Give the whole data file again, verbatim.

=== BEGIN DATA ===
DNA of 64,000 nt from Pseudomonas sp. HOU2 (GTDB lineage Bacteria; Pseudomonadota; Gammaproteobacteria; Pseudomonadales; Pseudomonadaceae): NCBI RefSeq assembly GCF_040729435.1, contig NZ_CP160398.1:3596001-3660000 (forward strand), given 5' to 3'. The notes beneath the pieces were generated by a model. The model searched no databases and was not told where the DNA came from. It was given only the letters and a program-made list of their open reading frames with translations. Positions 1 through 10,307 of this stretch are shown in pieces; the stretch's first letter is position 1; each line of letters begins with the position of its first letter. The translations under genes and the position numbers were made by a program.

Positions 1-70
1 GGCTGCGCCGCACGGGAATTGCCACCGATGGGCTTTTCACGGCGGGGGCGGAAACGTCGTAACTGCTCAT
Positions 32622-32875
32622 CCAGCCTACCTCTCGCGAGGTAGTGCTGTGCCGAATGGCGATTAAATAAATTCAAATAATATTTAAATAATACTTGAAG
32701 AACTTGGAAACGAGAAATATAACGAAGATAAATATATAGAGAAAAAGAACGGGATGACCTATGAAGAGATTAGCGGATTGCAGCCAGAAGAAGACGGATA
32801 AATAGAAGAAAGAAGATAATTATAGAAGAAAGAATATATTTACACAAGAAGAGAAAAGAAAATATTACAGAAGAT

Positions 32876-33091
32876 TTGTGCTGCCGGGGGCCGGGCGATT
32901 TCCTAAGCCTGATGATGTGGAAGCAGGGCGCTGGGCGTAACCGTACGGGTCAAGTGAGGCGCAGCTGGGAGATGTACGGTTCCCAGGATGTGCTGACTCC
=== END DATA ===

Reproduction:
DNA of 64,000 nt from Pseudomonas sp. HOU2 (GTDB lineage Bacteria; Pseudomonadota; Gammaproteobacteria; Pseudomonadales; Pseudomonadaceae): NCBI RefSeq assembly GCF_040729435.1, contig NZ_CP160398.1:3596001-3660000 (forward strand), given 5' to 3'. The notes beneath the pieces were generated by a model. The model searched no databases and was not told where the DNA came from. It was given only the letters and a program-made list of their open reading frames with translations. Positions 1 through 10,307 of this stretch are shown in pieces; the stretch's first letter is position 1; each line of letters begins with the position of its first letter. The translations under genes and the position numbers were made by a program.

Positions 1-70
1 GGCTGCGCCGCACGGGAATTGCCACCGATGGGCTTTTCACGGCGGGGGCGGAAACGTCGTAACTGCTCAT
Positions 32622-32875
32622 CCAGCCTACCTCTCGCGAGGTAGTGCTGTGCCGAATGGCGATTAAATAAATTCAAATAATATTTAAATAATACTTGAAG
32701 AACTTGGAAACGAGAAATATAACGAAGATAAATATATAGAGAAAAAGAACGGGATGACCTATGAAGAGATTAGCGGATTGCAGCCAGAAGAAGACGGATA
32801 AATAGAAGAAAGAAGATAATTATAGAAGAAAGAATATATTTACACAAGAAGAGAAAAGAAAATATTACAGAAGAT

Positions 32876-33091
32876 TTGTGCTGCCGGGGGCCGGGCGATT
32901 TCCTAAGCCTGATGATGTGGAAGCAGGGCGCTGGGCGTAACCGTACGGGTCAAGTGAGGCGCAGCTGGGAGATGTACGGTTCCCAGGATGTGCTGACTCC